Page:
If Housebuilders built iPads – a story about Collective Enfranchisement

So the year is 2048 and I’ve just bought the latest IPad, the IPad 28 Pro, complete with 23G, the fastest network yet. I needed it to be honest. The 22G version I bought a couple of years ago runs so slowly now. It took me a full 10 seconds to load a news page on the latest Brexit extension.

Since Apple were nearly liquidated following that scandal when Siri joined the #metoo movement, the business model behind the well loved tablet has completely changed. Perhaps unsurprisingly though, considering the takeover by UK Housebuilder Leaseholds R us.

The new IPad has just cost me a fortune but almost as soon as I got it home, things started to go wrong. I signed a contract at Carphone warehouse when I bought the IPad. I didn’t really know what it all means. Nobody ever does do they? We get shown some ridiculously long contract with lots of technical terms and just told to sign. By the time I had the contract, I was already at the till. I’d fallen in love with my new IPad.

Shortly after I got home from the shop, I received an invoice from some company I’d never heard of, Freeholds Inc. They suggested that they own my IPad. That the contract I didn’t understand committed me to merely having temporary ownership rights over the IPad. They charged me rent and even had the cheek to call me a tenant. It was only a small rental amount but I was furious. I’d already bought the IPad. I didn’t want to be paying more.

Apparently, this unusual method of ownership had been around for years. Since the Feudal times I’m told. Nearly every country in the world had abandoned it but in the UK we hadn’t.

It got even worse soon after. Freeholds Inc told me that I would have to pay them an annual maintenance charge. I want to look after the IPad so I don’t mind paying something but this charge seemed quite disproportionate. I could clean it myself quite cheaply but they wanted me to pay a small fortune for their company to do clean it. I looked up their cleaners and saw they had the same Directors as Freeholds Inc. It left a sour taste in the mouth.

Freeholds Inc told me they were worried about some problems they found on the IPad. I hadn’t noticed them and wasn’t concerned to be honest. They were though so they decided to change the insurance on the machine. I found insurance myself which was cheaper but the company wasn’t on their panel of insurers so apparently couldn’t be used. I couldn’t find any reason why the companies on their panel were so much better. It couldn’t be because they gave Freeholds Inc an introduction fee. Could it?

The concern didn’t stop there though. After the concerns expressed by the insurance company, I was told that they needed to do some major works to my IPad. They wanted to change its glazing. It didn’t seem too bad to me. I liked my new IPad. Oh well, I looked around for a company who could change the glazing for me and found a good supplier. Freeholds Inc however told me I couldn’t use them. I had to go through their supplied Freeholds Inc (2). The costs were again extortionate.

I threatened to take Freeholds Inc to court. I didn’t want to be paying these horrendous charges for what I saw as an improvement, not maintenance of my IPad. I soon found out though that I couldn’t afford the challenge. Freeholds Inc had far better solicitors that I could afford.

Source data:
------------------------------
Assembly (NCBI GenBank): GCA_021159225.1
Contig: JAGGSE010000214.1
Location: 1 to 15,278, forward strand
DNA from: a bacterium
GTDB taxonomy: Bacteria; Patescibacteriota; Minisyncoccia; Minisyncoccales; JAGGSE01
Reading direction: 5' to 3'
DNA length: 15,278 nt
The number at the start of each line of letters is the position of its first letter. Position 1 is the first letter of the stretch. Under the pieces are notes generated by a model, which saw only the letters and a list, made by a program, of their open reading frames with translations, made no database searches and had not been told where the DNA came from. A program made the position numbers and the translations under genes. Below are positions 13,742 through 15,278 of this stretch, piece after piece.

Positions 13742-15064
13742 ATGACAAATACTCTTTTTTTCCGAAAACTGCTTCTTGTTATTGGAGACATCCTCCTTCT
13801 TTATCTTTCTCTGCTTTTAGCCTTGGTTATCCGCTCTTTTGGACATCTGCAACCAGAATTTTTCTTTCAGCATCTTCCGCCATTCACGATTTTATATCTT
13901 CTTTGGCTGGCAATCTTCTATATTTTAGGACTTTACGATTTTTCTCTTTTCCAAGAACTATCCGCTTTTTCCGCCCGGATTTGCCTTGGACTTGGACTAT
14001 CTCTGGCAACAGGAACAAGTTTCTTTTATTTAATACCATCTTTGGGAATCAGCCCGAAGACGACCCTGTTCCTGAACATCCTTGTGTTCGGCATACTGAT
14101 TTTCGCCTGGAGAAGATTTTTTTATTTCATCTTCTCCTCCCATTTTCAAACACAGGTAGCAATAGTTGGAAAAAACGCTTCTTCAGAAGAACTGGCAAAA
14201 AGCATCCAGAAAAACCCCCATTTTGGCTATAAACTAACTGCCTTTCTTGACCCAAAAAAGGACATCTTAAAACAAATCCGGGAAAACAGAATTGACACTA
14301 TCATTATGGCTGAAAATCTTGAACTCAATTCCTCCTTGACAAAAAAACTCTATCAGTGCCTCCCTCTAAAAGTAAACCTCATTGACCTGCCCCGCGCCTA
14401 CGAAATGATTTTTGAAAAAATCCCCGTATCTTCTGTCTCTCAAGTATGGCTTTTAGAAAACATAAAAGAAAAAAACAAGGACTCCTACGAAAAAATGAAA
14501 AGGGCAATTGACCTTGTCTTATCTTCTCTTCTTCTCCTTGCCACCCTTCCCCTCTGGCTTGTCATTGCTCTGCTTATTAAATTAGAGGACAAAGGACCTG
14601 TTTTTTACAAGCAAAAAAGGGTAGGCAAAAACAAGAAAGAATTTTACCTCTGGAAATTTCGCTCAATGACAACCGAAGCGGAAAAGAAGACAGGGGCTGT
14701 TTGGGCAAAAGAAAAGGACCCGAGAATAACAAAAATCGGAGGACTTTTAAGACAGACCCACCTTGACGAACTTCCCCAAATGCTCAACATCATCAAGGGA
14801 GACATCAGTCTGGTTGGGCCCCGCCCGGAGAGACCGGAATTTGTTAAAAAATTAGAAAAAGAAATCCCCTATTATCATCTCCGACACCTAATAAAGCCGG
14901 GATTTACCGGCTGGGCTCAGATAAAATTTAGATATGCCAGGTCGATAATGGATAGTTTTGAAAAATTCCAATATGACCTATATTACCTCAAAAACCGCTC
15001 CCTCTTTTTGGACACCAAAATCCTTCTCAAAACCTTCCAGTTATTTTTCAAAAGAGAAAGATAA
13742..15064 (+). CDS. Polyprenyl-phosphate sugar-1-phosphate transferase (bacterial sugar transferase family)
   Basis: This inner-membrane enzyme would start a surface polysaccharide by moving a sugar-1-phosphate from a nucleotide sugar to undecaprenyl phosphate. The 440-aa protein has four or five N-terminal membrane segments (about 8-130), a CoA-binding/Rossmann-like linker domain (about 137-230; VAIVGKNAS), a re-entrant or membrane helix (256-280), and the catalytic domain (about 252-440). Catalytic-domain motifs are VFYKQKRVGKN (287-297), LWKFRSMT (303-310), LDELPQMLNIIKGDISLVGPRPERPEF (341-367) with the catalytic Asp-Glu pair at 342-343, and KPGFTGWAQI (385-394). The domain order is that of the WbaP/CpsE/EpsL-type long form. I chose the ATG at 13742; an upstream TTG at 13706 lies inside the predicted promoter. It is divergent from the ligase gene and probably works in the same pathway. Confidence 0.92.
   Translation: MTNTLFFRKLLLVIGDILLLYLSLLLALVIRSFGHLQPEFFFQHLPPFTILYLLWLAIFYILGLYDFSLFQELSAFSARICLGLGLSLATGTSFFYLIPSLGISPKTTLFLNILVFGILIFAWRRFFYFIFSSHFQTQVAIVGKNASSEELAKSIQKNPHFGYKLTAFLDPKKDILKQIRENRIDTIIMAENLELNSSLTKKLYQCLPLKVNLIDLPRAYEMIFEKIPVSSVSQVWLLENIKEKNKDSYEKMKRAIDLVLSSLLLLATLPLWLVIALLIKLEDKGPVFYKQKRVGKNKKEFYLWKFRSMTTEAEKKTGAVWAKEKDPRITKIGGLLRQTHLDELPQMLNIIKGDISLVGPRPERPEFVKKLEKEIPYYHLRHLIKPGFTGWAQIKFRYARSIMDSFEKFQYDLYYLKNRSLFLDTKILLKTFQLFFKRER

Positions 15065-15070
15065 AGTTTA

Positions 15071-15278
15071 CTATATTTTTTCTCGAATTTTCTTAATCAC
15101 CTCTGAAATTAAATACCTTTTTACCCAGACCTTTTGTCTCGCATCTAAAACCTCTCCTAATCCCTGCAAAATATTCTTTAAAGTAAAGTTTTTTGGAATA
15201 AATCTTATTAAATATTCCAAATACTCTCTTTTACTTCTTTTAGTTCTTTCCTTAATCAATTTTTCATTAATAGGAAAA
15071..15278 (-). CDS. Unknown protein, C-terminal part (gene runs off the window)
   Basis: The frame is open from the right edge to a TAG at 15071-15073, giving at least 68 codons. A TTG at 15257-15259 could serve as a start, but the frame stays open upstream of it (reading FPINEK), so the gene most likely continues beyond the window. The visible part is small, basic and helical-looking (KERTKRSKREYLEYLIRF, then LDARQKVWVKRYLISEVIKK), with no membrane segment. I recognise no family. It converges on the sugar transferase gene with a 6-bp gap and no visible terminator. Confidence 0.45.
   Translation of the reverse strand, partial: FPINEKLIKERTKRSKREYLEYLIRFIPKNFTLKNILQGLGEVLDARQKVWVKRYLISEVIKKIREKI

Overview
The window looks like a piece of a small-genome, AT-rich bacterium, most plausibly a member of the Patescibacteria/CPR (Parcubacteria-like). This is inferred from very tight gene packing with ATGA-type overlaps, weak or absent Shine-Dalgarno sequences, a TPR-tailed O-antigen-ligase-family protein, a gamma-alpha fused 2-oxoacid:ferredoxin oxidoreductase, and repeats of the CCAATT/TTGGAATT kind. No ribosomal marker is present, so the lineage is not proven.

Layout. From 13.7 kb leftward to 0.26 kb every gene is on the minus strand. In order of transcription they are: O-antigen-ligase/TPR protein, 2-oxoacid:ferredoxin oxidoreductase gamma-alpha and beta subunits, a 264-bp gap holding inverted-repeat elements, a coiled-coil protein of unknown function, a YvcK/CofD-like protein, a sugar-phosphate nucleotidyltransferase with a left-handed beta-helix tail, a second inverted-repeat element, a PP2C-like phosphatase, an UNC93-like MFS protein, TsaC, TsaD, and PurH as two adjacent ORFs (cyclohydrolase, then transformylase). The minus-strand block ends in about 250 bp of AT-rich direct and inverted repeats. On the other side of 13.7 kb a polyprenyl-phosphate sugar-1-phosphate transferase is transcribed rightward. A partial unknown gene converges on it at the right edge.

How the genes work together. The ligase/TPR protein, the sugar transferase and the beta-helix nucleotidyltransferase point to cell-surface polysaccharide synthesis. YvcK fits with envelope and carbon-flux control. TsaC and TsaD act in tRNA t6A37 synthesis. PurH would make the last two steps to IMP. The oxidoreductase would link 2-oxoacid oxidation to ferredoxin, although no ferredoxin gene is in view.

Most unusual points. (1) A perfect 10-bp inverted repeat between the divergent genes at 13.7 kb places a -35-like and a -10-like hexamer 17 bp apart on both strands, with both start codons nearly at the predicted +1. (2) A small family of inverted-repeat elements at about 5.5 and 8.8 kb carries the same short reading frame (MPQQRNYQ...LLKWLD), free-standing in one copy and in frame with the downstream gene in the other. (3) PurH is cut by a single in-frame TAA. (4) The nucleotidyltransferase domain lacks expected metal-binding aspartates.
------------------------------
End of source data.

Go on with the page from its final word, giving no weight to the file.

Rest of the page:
Nevermind, I found out that there was a way around it. I could request something called a Deed of Variation. That would allow me to change the terms of that contract that I signed in a rush and didn’t understand. I could include the plate glass on the IPad so it would be my responsibility to deal with it. Fantastic. Oh, well it would have been but I found out that I needed Freehold Incs consent. I bit my lip and paid up for their consent. Nothing came cheap though. Yet again, they overcharged me. £1000 for a simple piece of paper.  It must have only taken them 5 minutes to type it up. I even had to pay for their solicitors costs as well. The cheek of it.

Time passed on and I still loved my IPad. My experience with Freehold Incs though had soured the entire experience. I’d never even heard of them when I committed to buying the tablet. Apparently it was on some of the paperwork I signed. I don’t know. I signed a lot of papers when I bought it.

Despite my love for the IPad, I decided that enough was enough. I wanted to sell it. I advertised it with a suitable agent but ran into further problems. Apparently, my IPad now had something called a short lease. It didn’t when I bought it. The lease had dropped so low, that there was a payment I needed to make called Marriage Value. Something about my value and Freehold Incs. How on earth did they have any value? I’d already paid for the IPad and was paying all ends out year by year to maintain and insure it.

Worse still, that rent had doubled and was going to increase again. Buyers told me that they couldn’t borrow the money to buy it because of this onerous rent.

Freehold Incs told me that there was a get out clause. I could increase the amount of time I would own the IPad through something called a lease extension. However, I’d have to pay them to do so. Again, I was furious.

This time though, I found a way out. I found a few other IPad owners who all had very similar contracts to mine in the same group of IPads, all with the same owner Freeholds Inc. A Surveyor told us that if more than half of us clubbed together, we could buy out Freehold Incs rights over our IPads. We could share that right ourselves and grant ourselves much longer, 999 year leases.

It cost a bit but was well worth it. We got rid of Freehold Incs. The annual maintenance bill dropped as we chose our own suppliers. Same with the insurance costs too.

I wasn’t happy at having to pay Freehold Incs. However, if I was going to pay them anything, paying them to go and never talk to me again was a great thing to do.